“I managed to have a conversation with the man leading the trial but he said unfortunately she’s not up to doing it now. But there’s lots of trials going on all over the world for Huntington’s and some of them are looking good.
“I have tried to find something that will help, you never know.
“She’s so precious. She’s brought a lot of love into the world.”
HOW TO DONATEReaders are welcome to donate any amount to the appeal. Anyone who donates £10 or above will have their names included in our Sponsor a Star article in the paper, just before Christmas.To donate, go to www.sueryder.org/makeadonationOr send a cheque to:Lancashire Post Appeal, Supporter Care, Sue Ryder, 183 Eversholt Street, London NW1 1BU
Fatal illness Huntington’s is passed down from parents
Huntington’s disease is a condition that stops parts of the brain working properly over time. It’s passed on (inherited) from a person’s parents.It gets gradually worse over time and is usually fatal after a period of up to 20 years.The symptoms usually start at 30 to 50 years of age, but can begin much earlier or later.Symptoms of Huntington’s disease can include:* Difficulty concentrating and memory lapses* Depression* Stumbling and clumsiness* Involuntary jerking or fidgety movements of the limbs and body* Mood swings and personality changes* Problems swallowing, speaking and breathing* Difficulty movingFull-time nursing care is needed in the later stages of the condition. It’s usually fatal about 15 to 20 years after symptoms start.Huntington’s disease is caused by a faulty gene that results in parts of the brain becoming gradually damaged over time.You’re usually only at risk of developing it if one of your parents has or had it. Both men and women can get it.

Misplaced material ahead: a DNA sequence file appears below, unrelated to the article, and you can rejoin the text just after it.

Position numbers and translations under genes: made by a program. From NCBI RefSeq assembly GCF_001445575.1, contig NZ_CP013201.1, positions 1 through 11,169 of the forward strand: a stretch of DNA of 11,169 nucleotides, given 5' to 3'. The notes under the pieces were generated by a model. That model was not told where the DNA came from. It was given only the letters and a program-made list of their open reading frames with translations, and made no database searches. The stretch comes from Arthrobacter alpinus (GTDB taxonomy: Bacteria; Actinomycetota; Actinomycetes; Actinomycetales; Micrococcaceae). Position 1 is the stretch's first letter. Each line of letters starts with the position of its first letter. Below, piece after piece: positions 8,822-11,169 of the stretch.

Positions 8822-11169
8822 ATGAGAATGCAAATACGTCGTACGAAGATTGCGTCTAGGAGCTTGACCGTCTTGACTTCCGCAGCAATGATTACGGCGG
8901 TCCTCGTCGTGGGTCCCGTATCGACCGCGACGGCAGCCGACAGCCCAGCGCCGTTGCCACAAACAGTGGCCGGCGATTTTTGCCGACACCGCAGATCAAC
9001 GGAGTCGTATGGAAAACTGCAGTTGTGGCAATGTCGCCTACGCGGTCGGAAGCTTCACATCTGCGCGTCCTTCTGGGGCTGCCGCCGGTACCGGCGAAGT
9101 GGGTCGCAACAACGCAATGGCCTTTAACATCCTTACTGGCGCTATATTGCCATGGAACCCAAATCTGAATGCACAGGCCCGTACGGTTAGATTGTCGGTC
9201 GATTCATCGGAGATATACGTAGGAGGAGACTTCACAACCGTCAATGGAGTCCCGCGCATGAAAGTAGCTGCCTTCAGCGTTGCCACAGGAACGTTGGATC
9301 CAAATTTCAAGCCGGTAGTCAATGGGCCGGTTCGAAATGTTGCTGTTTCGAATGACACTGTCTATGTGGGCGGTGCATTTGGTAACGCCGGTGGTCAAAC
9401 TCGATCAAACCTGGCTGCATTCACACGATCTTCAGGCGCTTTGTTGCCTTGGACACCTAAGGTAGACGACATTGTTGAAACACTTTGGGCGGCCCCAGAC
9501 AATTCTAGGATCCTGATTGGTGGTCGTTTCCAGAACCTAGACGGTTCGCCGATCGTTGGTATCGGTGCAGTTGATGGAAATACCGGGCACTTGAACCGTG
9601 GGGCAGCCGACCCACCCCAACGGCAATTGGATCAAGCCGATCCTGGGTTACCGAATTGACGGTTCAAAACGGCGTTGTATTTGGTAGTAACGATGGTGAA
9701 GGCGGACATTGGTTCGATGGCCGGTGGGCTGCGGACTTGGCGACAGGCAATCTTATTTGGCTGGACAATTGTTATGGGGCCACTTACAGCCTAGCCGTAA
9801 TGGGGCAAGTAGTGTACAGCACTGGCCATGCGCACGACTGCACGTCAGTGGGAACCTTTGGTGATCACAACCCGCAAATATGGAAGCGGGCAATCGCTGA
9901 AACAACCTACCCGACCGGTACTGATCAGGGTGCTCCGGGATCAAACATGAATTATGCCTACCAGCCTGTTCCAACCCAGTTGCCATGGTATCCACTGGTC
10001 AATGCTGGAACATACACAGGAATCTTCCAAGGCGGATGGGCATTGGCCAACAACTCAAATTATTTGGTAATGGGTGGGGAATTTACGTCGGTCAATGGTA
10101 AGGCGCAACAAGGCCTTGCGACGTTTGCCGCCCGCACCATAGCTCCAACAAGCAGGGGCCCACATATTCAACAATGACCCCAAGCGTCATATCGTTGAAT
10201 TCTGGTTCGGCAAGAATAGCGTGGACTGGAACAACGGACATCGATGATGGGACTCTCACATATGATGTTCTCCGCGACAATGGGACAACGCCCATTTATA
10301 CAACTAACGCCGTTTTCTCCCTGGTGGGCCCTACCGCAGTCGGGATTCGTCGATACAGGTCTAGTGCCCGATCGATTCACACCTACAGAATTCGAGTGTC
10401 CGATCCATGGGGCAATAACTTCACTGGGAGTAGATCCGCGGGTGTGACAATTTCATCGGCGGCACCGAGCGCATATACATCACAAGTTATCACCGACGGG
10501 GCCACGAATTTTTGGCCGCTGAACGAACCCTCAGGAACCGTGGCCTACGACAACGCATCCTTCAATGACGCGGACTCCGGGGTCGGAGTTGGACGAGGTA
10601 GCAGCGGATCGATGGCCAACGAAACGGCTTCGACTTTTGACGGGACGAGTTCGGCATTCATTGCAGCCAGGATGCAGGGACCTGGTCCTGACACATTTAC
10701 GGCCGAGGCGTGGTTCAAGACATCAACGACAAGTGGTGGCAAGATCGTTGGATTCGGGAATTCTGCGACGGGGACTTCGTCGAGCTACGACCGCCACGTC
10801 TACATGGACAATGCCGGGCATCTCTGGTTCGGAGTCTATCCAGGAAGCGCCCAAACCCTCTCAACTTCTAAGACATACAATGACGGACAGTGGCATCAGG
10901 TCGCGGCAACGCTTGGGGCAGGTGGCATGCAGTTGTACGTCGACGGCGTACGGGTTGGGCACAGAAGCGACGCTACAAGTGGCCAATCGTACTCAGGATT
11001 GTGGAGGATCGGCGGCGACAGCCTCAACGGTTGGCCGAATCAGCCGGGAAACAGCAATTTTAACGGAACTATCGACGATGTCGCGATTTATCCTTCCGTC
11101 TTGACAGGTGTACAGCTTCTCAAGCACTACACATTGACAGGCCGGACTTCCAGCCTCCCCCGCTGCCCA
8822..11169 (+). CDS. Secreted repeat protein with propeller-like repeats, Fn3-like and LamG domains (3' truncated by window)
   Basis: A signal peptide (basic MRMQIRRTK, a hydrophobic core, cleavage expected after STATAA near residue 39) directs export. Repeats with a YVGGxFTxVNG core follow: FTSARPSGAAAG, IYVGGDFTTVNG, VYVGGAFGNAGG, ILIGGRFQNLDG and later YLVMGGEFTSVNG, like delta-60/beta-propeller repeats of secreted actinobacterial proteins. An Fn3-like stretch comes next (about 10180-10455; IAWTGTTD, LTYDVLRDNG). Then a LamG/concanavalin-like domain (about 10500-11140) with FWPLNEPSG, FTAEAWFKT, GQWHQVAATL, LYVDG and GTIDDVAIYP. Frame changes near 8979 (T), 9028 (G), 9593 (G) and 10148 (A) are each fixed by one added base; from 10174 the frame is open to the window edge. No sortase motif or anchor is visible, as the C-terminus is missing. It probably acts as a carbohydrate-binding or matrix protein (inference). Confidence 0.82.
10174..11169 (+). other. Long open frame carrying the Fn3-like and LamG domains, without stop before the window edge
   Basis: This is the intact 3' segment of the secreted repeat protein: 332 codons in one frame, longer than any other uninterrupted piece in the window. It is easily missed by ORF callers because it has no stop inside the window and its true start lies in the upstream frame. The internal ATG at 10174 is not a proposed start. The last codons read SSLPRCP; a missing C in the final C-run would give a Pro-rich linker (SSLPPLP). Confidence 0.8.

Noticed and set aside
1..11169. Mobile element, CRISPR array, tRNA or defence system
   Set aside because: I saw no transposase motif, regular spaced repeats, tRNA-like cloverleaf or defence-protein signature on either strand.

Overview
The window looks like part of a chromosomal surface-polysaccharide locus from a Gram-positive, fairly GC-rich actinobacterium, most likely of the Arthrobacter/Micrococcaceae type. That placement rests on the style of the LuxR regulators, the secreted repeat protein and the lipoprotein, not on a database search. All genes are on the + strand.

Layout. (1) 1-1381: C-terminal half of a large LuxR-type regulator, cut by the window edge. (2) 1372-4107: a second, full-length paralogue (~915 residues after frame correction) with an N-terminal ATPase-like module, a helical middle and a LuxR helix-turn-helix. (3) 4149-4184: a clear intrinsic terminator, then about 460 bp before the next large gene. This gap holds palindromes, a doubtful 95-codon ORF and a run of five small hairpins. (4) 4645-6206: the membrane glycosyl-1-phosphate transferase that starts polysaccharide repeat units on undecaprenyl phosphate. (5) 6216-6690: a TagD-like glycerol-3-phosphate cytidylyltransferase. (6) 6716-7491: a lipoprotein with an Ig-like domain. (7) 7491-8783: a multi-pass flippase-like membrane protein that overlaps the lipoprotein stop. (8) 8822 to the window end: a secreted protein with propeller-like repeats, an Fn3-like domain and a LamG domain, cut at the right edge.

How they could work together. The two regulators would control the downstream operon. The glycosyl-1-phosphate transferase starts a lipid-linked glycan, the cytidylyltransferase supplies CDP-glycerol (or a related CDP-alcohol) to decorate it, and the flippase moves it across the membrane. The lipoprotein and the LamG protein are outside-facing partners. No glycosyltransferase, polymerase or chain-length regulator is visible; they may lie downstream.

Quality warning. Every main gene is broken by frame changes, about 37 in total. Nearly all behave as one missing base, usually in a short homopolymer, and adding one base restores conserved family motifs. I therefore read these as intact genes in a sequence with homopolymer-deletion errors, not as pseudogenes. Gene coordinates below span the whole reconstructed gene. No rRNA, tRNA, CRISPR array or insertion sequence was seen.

One resident said ‘you made life worth living'
Sinead Gallery began her career in sports physiotherapy but seeing the difference it can make to people’s lives, she took a detour and is now focusing on working with people with neurological conditions.
She said: “One resident was told he would never be able to walk again and he’s up and using a walking frame at the minute.
“It’s his family as well. Obviously being told at the hospital that you’re never going to be able to walk again and then for his family to see him walking is amazing. It just gives him that little bit of hope.
“Not everybody is going to be able to get up and walk again but just being able to reach for the phone or something like that, it’s amazing.
“I’ll never forget one resident we had.
“He said ‘the doctors made it so that we can live but you made it worth living’ and that’s stuck with me since.
“It made me cry when he told me. It’s a privilege as well gaining their trust. It just makes your job worth doing.”